Tech News World looks at high energy costs of the electric car:
Finding ways to wring the most juice of out electric vehicles will be an important consideration for owners and utilities alike.
Owners are likely to pay a premium to purchase electric cars, and they will immediately become one of the top electricity consumers in their homes — in some cases, more than the summertime power draw of the air conditioner and water heater combined, according to the Electric Power Research Institute, a utility-funded organization.
The upcoming Chevy Volt, for instance, is expected to increase the energy draw of the average U.S. home by 13 percent. The Nissan Leaf comes in at 19 percent, according to EPRI, which didn’t provide figures for the Focus.
As somebody joked on Twitter last week, “Electric cars are more accurately called ‘Coal powered’ cars.” And as they continue to be pushed by Government Motors and its offshoots, they’re going to need plenty of coal. Which of course, Obama, Biden, and Harry Reid have each decreed we can’t have.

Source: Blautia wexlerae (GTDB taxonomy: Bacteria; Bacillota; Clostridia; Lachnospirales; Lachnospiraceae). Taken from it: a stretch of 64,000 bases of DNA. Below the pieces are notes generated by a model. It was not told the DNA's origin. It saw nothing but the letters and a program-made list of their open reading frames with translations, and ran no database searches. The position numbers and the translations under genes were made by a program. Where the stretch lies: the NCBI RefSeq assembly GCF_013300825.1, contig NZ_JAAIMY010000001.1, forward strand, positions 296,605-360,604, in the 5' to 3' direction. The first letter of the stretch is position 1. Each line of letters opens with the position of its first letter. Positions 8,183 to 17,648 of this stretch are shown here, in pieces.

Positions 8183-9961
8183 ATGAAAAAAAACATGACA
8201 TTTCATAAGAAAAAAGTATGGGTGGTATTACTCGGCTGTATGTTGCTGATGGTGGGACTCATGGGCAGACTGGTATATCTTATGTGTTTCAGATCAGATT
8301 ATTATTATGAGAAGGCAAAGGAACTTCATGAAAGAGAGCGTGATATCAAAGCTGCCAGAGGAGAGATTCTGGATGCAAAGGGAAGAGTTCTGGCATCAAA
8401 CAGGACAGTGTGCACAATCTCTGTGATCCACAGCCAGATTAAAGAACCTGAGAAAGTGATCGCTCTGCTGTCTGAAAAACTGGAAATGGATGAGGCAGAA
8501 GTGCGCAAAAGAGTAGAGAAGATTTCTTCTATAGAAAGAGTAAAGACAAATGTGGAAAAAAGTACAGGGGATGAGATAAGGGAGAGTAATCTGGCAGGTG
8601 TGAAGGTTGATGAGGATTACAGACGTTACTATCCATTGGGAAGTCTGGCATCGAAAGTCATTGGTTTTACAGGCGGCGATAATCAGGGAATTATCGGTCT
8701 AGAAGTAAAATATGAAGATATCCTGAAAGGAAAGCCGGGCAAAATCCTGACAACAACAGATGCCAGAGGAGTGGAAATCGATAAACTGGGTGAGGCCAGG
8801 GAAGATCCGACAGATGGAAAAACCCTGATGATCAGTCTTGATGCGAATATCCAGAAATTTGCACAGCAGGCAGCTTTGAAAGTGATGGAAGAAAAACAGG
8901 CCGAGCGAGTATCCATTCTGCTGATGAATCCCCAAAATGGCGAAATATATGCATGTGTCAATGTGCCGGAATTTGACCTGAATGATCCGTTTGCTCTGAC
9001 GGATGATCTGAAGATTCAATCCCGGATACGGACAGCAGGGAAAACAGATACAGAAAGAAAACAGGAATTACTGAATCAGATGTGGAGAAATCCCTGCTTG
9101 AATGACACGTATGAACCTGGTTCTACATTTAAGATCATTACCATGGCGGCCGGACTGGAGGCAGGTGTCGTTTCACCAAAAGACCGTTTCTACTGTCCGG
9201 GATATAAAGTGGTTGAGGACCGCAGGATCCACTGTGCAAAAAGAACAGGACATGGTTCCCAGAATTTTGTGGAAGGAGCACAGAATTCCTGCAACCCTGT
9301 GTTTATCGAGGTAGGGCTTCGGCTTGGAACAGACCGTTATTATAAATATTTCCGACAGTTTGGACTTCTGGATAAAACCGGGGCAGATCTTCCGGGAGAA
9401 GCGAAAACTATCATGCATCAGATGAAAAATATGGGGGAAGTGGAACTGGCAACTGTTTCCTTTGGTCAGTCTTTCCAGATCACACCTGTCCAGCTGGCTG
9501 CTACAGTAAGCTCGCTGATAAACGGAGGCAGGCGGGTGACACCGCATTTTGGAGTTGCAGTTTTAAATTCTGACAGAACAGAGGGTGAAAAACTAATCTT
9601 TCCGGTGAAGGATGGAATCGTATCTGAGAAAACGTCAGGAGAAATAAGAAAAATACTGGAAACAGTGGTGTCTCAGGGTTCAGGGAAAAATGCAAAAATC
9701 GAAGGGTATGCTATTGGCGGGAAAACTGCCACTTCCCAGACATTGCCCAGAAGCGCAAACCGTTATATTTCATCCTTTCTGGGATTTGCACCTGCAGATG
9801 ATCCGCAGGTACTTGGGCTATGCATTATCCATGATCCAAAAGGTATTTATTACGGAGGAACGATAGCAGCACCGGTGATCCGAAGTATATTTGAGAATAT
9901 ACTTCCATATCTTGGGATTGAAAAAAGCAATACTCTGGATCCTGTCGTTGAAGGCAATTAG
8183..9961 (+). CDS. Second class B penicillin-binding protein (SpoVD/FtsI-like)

So clearly, with all of these electric cars on the road, there’s an increasing demand for car manufacturers to begin building cars powered by an alternative source of energy to relieve the strain on our nation’s beleaguered electrical grid. Perhaps an internal combustion design which uses a petroleum-derived liquid as its energy source.
It’s crazy, but, someday…It. Just. Might. Work.
(Sorry, still channeling that awesome Shatner profile.)